National Mediation Board

jonathan flanders jon_flanders at SPAMcompuserve.com
Tue Mar 13 22:07:30 MST 2001


>> deregulation only applies to the bosses. <<

Back in 1992 the machinists struck CSX, the railroad I currently work for.
This was an attempt to keep the confrontation with the railroads below the
radar of a "national emergency." The railroad carriers responded by a
nationwide lockout of all rail workers.

They claimed that the "seamless" nature of the railroad system made
functioning without CSX impossible. Of course now a "national emergency"
existed, Congress intervened on the second day of the lockout, and Bush
pere ordered us back to work.

In Selkirk, we attempted to challenge the lockout by walking onto Conrail
property at an access road. One of our number was promptly arrested.

Carriers under the Railroad Labor Act have the best of both worlds. Labor
is bound hand and foot, while the bosses merrily buy and sell properties
almost at will. No wonder trucking firms like UPS and Federal Express are
anxious to extend its provisions to their industry.

One other point. It is a little known fact that the railroad shop workers
voted 99% for continued government ownership of the railroads after WW1. Of
course this was not done, and once the roads were given back to private
hands, the bosses provoked a long, bloody shop strike in 1922-23. At this
time, railroad shops were the third largest industry in the country. The
strike was defeated, largely due to lack of support from the engineers and
the train crew unions.

The Railroad Labor Act of 1926 was a direct result of this great post-war
labor confrontation.

Jon Flanders

and updating the current situation.........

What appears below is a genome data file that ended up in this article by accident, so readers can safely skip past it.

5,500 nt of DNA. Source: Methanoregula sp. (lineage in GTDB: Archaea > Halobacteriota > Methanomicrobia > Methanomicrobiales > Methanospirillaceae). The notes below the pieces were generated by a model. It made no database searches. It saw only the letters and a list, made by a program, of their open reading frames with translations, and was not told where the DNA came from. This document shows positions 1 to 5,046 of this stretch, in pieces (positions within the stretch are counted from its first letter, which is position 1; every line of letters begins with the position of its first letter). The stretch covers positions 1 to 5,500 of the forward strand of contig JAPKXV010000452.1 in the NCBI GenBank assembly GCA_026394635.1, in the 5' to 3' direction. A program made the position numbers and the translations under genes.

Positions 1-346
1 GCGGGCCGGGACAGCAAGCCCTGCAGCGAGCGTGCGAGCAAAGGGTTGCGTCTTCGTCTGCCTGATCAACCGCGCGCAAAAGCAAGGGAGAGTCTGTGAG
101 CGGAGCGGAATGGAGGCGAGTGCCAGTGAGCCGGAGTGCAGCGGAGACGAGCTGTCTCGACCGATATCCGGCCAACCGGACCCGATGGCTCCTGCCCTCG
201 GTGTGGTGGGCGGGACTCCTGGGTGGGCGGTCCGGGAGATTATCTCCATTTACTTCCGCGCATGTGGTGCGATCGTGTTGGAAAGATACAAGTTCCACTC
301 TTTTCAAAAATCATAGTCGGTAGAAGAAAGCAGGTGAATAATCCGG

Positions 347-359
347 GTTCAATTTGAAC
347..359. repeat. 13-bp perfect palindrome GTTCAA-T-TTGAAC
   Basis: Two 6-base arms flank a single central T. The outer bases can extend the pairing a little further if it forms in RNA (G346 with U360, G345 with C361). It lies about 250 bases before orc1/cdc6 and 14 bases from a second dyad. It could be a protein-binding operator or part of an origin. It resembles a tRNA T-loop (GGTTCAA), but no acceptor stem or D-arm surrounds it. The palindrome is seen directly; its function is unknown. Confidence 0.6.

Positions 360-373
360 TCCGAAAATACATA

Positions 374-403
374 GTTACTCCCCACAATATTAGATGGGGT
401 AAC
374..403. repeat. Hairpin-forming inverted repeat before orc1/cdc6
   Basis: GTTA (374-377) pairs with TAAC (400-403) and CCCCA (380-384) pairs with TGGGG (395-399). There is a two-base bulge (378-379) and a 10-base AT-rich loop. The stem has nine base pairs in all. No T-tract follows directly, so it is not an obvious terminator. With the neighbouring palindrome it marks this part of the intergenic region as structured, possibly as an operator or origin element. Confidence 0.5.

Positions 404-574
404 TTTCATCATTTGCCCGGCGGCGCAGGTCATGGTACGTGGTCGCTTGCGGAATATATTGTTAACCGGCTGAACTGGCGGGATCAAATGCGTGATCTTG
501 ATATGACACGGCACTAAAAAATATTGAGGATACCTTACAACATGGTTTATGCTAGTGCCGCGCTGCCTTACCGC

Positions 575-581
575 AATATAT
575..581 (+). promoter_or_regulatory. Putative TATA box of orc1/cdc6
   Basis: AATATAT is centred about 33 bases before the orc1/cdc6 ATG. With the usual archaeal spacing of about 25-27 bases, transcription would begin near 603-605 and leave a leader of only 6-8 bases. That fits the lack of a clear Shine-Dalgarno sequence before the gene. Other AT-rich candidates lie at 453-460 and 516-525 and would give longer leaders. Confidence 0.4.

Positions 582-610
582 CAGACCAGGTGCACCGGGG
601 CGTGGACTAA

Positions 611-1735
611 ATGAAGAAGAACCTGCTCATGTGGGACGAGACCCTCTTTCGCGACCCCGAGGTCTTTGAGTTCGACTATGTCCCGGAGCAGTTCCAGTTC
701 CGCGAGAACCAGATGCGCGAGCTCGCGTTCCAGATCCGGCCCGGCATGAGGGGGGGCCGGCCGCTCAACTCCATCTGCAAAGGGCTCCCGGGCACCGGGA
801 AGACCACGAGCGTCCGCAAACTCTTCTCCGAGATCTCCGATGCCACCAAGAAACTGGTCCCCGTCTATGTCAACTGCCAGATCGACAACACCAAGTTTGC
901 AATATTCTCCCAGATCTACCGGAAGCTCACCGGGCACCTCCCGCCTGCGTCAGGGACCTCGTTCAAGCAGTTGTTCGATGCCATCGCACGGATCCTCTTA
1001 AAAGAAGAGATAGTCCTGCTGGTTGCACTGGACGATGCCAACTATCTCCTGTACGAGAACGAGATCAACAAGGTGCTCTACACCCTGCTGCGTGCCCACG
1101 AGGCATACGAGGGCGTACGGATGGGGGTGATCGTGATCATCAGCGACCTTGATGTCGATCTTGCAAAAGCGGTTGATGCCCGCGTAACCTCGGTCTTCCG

WASHINGTON -- The three members appointed to the Presidential Emergency
Board
to help resolve the Northwest Airlines contract dispute are well-known,
experienced arbitrators, a wire service reports.

The three-member panel -- headed by Helen Witt of Pittsburgh and including
Richard Kasher of Bryn Mawr, Pa. and Robert Harris of Washington -- was
formally convened at 12:01 a.m. EDT/on Monday to help resolve the dispute
between the nation's fourth-largest carrier and Aircraft Mechanics
Fraternal
Association (AMFA), which has 10,000 members.

The federal government has stepped into numerous railroad disputes, but the

Bush-ordered emergency board would only be the second formal White House
intervention in a major airline contract dispute in 35 years.

Former President Clinton intervened in 1997.

The board has flexibility on how it will conduct its investigation,
according
to officials close to the situation. It could hold hearings, or go about
its
work less formally.

"They have a lot of play in how they work it out," one federal mediation
official said.
The board will recommend a settlement to the president within 30 days after

being activated on March 12, the day the mechanics union had threatened to
strike.

The two sides have another 30 days to consider the proposal. There can be
no
work stoppage during the 60-day period.

Witt has served on prior presidential emergency boards, most recently in
the
dispute between the Allied Pilots Association and American Airlines in
1997.
The airline and the union settled a month after Clinton intervened moments
into a strike.

Bush stepped in before the Northwest mechanics union strike deadline, thus
averting a walkout.

Witt is a former chairman and member of the National Mediation Board (NMB),

and serves as the permanent arbitrator on nine panels serving the private
and
public sector.
Harris has been a member and chairman of prior presidential emergency
boards
[most notably PEB 219 which devastated BMWE members]. He is a former
chairman
and member of the NMB, and is considered a dispute resolution expert.

Kasher has served as chairman or a member of nine prior presidential
emergency boards [including PEB 219]. He is a permanent arbitrator for more

than a dozen employers, industries and unions. He was a former general
counsel of the NMB.





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